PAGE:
“What we’re looking at as mayors is what things can be achieved that will have impact and aren’t so costly that we can’t afford it,” O’Reilly said. “There are some things we just can’t afford to do or the cost will not have a return on the investment. So, we need to be prudent.”

Conyers spoke to the crowd about failure of the U.S. Senate to pass a new law requiring background checks a few days before the rally. The bipartisan Manchin-Tooney amendment had a majority of 54 votes in the Senate but fell six votes shy of the super majority that was needed.

He also said that gun-related killings are not widely discussed because they usually don’t involve many people being killed at one time.

“Thirty-three people are killed by firearms every day in America,” Conyers said. “If this was a mass incident we would solve the problem. The reason we don’t is because we don’t know where all these tragedies take place.”

Conyers also said he was interested in talking with individuals opposed to gun restrictions.

“I’d like to have a conversation with them, not a debate,” Conyers said. “A debate is something people or teams prepare to win an argument. It has more to do with the skill of the argumentation.”

He added that a healthy conversation between the groups could help work toward common ground between the sides.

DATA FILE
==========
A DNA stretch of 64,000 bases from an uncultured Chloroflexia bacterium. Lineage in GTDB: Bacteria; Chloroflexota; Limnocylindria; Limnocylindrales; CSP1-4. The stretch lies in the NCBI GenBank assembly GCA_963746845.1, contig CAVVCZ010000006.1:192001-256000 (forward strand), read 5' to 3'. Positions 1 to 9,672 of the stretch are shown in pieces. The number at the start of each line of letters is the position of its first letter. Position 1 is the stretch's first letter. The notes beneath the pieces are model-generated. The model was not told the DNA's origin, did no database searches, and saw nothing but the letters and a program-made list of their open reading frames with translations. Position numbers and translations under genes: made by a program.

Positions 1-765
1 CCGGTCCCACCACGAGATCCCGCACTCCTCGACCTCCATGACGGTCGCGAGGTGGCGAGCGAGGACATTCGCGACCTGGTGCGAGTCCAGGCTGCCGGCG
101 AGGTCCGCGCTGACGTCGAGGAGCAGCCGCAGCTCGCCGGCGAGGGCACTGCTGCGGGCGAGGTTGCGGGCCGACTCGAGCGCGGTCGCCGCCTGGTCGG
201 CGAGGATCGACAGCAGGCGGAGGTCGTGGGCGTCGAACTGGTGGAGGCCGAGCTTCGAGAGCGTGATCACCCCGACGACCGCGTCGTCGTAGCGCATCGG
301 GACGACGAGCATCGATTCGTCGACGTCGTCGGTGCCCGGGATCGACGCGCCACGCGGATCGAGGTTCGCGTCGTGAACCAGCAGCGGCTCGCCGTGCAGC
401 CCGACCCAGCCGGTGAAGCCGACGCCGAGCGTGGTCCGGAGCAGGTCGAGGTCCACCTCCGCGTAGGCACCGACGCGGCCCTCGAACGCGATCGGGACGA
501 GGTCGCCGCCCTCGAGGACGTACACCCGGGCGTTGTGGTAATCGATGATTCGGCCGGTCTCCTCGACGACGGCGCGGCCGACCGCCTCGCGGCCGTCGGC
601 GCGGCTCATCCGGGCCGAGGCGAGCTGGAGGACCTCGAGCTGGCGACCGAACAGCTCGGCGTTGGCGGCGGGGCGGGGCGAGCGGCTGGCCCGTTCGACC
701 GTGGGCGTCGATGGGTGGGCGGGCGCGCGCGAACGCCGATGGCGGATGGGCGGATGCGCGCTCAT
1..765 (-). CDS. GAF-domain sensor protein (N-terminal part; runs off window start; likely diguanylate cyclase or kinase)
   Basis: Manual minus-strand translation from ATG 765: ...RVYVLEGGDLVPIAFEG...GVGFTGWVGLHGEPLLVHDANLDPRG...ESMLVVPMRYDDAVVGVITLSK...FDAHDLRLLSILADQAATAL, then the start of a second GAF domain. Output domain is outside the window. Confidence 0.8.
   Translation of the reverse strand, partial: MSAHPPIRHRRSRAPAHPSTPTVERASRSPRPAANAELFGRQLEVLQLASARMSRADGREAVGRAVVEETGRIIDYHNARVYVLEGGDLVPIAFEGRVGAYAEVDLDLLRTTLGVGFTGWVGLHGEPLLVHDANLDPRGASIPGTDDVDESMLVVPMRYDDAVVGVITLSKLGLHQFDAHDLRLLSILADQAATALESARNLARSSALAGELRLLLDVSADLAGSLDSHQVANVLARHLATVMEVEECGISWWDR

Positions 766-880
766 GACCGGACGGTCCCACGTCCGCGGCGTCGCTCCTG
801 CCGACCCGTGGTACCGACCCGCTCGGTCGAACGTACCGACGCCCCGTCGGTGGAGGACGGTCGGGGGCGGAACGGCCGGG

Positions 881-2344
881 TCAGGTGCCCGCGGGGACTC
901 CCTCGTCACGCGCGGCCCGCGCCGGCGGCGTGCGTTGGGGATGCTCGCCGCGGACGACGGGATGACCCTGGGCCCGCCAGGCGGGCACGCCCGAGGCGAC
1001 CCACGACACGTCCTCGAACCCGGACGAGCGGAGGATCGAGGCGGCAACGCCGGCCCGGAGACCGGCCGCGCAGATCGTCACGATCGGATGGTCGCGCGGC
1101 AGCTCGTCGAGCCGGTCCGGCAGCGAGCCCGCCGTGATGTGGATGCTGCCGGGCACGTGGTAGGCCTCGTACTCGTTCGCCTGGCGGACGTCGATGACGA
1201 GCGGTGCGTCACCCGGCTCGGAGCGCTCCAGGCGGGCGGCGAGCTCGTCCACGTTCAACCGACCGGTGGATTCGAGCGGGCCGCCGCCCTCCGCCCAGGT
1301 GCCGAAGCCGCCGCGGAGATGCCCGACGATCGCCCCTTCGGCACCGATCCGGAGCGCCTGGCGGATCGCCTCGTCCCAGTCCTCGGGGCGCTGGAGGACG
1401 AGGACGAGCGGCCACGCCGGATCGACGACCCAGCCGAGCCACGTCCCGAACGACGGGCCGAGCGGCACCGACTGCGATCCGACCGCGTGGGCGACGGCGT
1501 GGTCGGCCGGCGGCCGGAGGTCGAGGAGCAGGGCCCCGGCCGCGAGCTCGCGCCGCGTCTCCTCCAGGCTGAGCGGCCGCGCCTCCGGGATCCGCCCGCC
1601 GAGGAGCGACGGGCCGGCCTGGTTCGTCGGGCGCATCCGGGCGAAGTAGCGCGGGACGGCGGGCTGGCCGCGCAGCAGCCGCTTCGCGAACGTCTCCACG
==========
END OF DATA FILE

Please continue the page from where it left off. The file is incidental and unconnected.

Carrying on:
Other speakers at the rally included Sinai-Grace Hospital Chaplain Judy Schlueter, Moms Demand Action Ann Arbor Chapter member Jennifer Edwards, and other members of OFA.

In attendance at the rally were many people from Dearborn and the surrounding areas.

“It was powerful,” Eugenia Bajorek said. “I will certainly bring this back to my community in Oakland Township. We’re passionate about this issue. It’s such an important issue for so many of us.”

Detroit resident Carlos Gomez attended the rally with his wife, Wendy. He said that they came because their lives had been affected by gun violence.

“I thought it was really important to be here today to support weapon regulations because society needs to be safer,” Gomez said. “We need to try to combat the craziness. I hope we can have more rallies and I hope that more people become supporters. The more people there are, the better our chances of being heard by Congress.”

Outside of the elementary school a group of protesters formed to show their opposition to gun regulations.

Ben Shattuck of Waterford said he drove to Dearborn because he disagreed with the measures proposed at the rally.

“Gun control regulations are getting ridiculous. The Second Amendment gives you the right to keep and bear arms,” Shattuck said. “It’s been re-affirmed by the Supreme Court on three different occasions. All of the measures they want to take are an infringement on our constitutional right.”

Matt Schonert of Hamtramck was also opposed to the measures.

“I’m opposed to any gun control,” Schonert said. “I feel that it’s harmful and mostly infringes upon law-abiding citizens, rather than dangerous citizens. I’m opposed to all of it: the assault weapons ban, high capacity magazine ban and background checks.”

(Bob Oliver can be reached at boliver@bewickpublications.com.)